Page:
Actor-writer Lawrence Michael Levine’s first two directorial features, “Gabi on the Roof in July” and “Wild Canaries,” were idiosyncratic indie hipster comedies of a familiar stripe. His third, “Black Bear,” is a much trickier proposition, a kind of narrative puzzle box in which one might be hard-pressed to find a solution, or even determine there is one. Rebooting midway to completely reframe its prior storytelling in very meta film-within-a-film-about-making-a-film terms, this adventurous seriocomedy has enough surprising elements and off-kilter humor to keep one intrigued, even if the payoff is debatable. Cast names will give it viability as a streaming item, but commercial prospects are not stellar.
The comedy of awkwardness, as ill-matched strangers stubbornly fail to click as friends, dominates the early going here to dryly amusing effect. Allison (Aubrey Plaza) is an actress turned writer-director of “small, unpopular films” whose latest creative drought lands her on the doorstep of Gabe (Christopher Abbott) and Blair (Sarah Gadon) as a presumably-paying guest. He’s inherited an impressive lakeside country lodge from his family, which seemed a logical place to go once his wife became pregnant; neither of them were exactly making it in Brooklyn as artists (he’s a musician, she’s a dancer) anyway. Allison’s solo stay is a way for them to test-drive the notion of using the property as a B&B, retreat center, or some other income-generating thing.
But they’re not exactly natural-born hosts, nor is the alternately sarcastic and self-deprecating Allison easily assimilated into the household. The couple’s dynamic is clearly fraught — they’ve arrived at that possibly-terminal relationship stage where everything one spouse says annoys or offends the other — and it doesn’t take long for Allison to get right in the middle, as an exacerbating rather than mediating element.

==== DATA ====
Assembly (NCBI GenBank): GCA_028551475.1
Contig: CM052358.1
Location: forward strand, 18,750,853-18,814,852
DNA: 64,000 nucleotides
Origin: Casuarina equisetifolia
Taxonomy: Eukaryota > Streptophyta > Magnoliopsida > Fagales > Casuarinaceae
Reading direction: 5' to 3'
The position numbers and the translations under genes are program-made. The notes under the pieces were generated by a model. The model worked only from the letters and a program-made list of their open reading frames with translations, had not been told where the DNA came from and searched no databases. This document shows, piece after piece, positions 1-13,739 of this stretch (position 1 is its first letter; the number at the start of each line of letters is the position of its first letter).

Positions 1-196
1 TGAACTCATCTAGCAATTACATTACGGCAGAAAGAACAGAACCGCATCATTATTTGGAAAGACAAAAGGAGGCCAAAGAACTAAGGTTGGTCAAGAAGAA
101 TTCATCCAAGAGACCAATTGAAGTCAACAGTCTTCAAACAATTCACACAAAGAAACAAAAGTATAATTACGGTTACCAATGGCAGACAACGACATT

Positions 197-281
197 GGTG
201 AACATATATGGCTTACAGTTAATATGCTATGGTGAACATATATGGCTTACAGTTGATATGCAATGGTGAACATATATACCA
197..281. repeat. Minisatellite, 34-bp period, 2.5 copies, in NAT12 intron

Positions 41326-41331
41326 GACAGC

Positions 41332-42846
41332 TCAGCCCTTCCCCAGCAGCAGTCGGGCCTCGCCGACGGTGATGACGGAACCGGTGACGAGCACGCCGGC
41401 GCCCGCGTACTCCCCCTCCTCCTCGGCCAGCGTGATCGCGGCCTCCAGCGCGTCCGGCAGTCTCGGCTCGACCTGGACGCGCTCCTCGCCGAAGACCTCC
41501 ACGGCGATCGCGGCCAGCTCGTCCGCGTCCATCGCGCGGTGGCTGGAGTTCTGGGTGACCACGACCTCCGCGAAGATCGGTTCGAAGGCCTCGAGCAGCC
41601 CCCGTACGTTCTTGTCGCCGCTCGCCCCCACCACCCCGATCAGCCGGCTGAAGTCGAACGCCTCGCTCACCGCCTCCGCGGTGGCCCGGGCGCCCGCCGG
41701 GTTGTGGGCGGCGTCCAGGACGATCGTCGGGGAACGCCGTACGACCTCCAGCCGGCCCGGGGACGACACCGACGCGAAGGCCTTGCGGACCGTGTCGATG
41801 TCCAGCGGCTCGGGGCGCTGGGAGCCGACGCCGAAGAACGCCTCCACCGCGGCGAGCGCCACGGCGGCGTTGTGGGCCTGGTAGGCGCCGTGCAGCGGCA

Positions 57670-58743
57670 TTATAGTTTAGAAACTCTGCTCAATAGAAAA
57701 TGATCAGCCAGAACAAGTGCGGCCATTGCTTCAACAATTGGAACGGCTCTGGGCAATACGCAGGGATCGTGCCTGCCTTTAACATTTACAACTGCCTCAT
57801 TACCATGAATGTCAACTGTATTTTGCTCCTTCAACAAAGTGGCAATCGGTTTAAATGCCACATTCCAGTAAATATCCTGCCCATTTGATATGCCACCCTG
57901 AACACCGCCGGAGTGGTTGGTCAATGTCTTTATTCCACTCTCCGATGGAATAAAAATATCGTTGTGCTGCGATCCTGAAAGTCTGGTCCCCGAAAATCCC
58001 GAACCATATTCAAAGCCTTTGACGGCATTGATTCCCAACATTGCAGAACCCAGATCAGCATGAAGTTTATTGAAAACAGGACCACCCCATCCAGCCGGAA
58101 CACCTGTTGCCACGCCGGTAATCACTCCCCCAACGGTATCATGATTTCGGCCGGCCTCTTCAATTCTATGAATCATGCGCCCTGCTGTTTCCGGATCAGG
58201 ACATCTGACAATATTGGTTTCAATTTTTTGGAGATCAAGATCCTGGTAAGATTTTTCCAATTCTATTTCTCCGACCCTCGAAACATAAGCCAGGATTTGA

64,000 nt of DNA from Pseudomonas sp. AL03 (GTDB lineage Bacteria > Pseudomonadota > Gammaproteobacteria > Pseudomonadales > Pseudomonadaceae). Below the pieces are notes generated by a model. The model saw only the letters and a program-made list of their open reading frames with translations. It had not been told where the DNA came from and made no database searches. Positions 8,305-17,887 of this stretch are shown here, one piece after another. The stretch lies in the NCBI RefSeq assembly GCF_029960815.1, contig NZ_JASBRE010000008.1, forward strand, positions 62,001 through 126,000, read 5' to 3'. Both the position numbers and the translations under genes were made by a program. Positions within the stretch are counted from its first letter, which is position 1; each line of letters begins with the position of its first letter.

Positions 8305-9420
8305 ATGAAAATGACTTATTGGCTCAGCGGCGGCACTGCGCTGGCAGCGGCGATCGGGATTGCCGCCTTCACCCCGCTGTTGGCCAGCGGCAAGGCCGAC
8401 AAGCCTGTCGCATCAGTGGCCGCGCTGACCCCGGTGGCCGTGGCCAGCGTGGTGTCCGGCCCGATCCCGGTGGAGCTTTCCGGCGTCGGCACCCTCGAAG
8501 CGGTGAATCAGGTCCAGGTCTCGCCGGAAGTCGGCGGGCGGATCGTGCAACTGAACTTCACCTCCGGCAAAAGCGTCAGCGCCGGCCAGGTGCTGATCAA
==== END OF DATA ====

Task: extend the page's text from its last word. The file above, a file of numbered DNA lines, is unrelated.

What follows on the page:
Things have careened to a crisis point when a title informs us that we’ve arrived at “Part II.” Suddenly now the same actresses are playing in a movie rather like (but also significantly different from) the one we’ve been watching, directed by Gabe, whose “method” seems to be playing cruel psychological games to maximize the performance of his wife-slash-star Allison. (It’s worth noting that in Levine’s prior features, he co-starred with his own wife, fellow multi-hyphenate Sophia Takal.) Now it’s Blair who’s the interloper, in both the film being shot and on the set, where crew members comically strain to keep an increasingly chaotic production operational on its wrap day.
Charting a somewhat different kind of train wreck from the first half’s, this section is antic and histrionic, entertaining but also insider-ish to the point of frequently seeming aimed primarily at viewers who’ve worked on a film set themselves. Plaza has some heavy lifting to do as her character goes off the rails, and she throws herself into it with impressive commitment.
Yet the movie doesn’t really have the empathetic depth to make Allison’s distress as visceral as it’s played, and despite incisive performances from the other leads (as well as various diverting ensemble turns), it’s unclear just what the stakes are for us in these people. How seriously, or satirically, does Levine intend his portrait of artistic process to be taken? “Black Bear” is clever, yet ends without providing any certainty that its cleverness has a point. Its critique of self-indulgence is hard to separate from its actual self-indulgence.
While livelier and less pretentious on a moment-to-moment basis than similar mirror-gazing cinematic exercises (a form that either peaked or reached its nadir with Dennis Hopper’s “The Last Movie,” depending on your view), “Bear” is ultimately the kind of willful idiosyncrasy that seems more pleased with itself than most viewers will be. Gamesmanship is one thing. However, a game without rules, or in which the rules keep changing, risks seeming like a waste of energy.
Still, there are constantly small things here that keep interest stimulated, from inventive plot fillips to DP Rob Leitzell’s sometimes formalist compositions. Editor Matthew Weiss creates a flow that’s tightly paced even when it’s conceptually self-contradicting, while the soundtrack offers an interesting mix that includes the odd whiff of gamelan.